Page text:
Safety concerns on campus arise

Cristina Quattrin

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Thefts leaves students and faculty wondering what can be done for future prevention.

     The large San Jose City College campus has been active with thefts which alert faculty and students alike.

     According to notifications sent out via text message from SJCC, thefts ranging from bikes and cars stolen, burglaries and harassments have been reported within the past month. These reports have added more insecurity in regards to not only the students and faculty safety, but in regards to keeping their possessions safe as well.

“Cameras on campus would be a great addition to scare off people,” said Alaina Hawkins, a 20-year-old SJCC dental major.

     Besides the idea of cameras, there are other ways to take safety precautions.

Jerry Hernandez who is 23 years old and public relation major said, “Installing blue light beacons would help with safety concerns. When you push the button, an officer can escort you to safety. This would help night time students feel safer if an issue were to erupt.”

     The SJCC campus is large and can be uncomfortable at night time because of lack of activity occurring. This creates an environment that leaves students and faculty in vulnerable positions.

On the San Jose-Evergreen website, the safety policy states that students should stay in well-lit areas; which are a difficulty since the campus lacks quality lighting.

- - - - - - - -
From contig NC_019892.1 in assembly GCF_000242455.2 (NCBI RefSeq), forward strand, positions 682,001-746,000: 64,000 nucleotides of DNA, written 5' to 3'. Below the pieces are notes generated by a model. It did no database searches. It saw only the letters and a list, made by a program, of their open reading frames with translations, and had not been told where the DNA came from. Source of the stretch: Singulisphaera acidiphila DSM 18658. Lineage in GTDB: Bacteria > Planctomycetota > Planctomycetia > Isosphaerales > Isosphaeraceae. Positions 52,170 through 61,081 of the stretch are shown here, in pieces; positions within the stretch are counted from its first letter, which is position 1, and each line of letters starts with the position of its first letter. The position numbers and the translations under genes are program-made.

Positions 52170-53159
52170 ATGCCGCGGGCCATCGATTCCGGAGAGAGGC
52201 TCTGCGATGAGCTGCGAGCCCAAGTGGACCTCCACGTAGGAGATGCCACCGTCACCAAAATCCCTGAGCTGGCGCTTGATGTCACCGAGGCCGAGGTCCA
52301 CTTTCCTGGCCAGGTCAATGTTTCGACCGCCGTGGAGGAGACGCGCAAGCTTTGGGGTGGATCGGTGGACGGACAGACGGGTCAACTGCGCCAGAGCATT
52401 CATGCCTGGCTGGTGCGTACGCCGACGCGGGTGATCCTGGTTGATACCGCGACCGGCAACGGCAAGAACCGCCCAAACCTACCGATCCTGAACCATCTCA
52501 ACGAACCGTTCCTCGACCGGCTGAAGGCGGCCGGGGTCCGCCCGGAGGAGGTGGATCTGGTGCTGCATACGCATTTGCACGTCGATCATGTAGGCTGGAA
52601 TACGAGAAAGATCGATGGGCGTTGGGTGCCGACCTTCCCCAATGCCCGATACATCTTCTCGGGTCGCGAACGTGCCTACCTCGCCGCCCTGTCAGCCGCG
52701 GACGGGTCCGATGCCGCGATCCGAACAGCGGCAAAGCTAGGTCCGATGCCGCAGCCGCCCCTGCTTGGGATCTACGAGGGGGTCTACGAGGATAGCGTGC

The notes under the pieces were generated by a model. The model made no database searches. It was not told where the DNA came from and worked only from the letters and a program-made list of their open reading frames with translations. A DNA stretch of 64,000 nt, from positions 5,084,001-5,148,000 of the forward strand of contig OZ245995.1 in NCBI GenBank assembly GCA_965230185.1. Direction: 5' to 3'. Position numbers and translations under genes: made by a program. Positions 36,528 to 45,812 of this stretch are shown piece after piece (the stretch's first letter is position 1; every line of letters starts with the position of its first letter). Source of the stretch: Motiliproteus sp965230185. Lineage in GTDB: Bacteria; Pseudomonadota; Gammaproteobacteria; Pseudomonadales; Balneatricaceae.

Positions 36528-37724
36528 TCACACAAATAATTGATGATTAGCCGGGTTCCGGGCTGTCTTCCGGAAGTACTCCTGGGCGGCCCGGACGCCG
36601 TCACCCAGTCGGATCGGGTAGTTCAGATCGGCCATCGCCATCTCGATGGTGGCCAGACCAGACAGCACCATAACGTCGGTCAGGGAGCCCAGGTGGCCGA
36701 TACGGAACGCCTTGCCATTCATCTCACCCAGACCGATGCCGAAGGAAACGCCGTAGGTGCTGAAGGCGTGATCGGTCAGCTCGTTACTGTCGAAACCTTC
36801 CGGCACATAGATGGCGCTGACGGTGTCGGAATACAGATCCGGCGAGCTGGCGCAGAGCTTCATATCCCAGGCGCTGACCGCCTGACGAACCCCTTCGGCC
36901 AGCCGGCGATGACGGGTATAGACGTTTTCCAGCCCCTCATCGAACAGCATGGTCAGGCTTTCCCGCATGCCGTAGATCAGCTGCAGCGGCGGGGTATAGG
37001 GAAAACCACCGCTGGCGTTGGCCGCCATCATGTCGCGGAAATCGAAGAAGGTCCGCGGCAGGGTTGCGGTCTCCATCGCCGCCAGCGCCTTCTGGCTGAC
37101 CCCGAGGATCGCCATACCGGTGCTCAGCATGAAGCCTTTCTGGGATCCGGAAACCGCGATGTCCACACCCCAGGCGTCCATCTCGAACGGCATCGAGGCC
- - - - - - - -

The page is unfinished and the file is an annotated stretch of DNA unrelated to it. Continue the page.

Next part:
“Lighting is a perennial problem; one that needs to be addressed,” said Barry Del Buono, a sociology professor at SJCC.

     Aside from lighting, avoiding isolation can prevent assault. Large groups of students or faculty are less likely to be harmed. If a person is not involved in a group, what should they do?

The website mentions that students should be aware of places to seek refuge. A few places to seek refuge would be in well-lit areas or areas with activity such as classes occurring or students roaming the campus.

     “A video played before the first class of every semester similar to the ones played on an airplane where a steward tells us we can do in case there is an issue. It would tell you how to keep an eye out for others and how to protect yourself,” said Del Buono.

Students and faculty have made suggestions that can help the campus feel safer.
Here are a few tips to stay safe according to San Jose and Evergreen Valley Districts website:
• By signing up for AlertSSC System, students and faculty will receive alerts about activity on campus.
• Do not wear or bring anything of high value.
• Wear clothes that allow you be swift.
• Carry a cell phone
• Walk in groups or pairs
• Make sure to try to remain in lit areas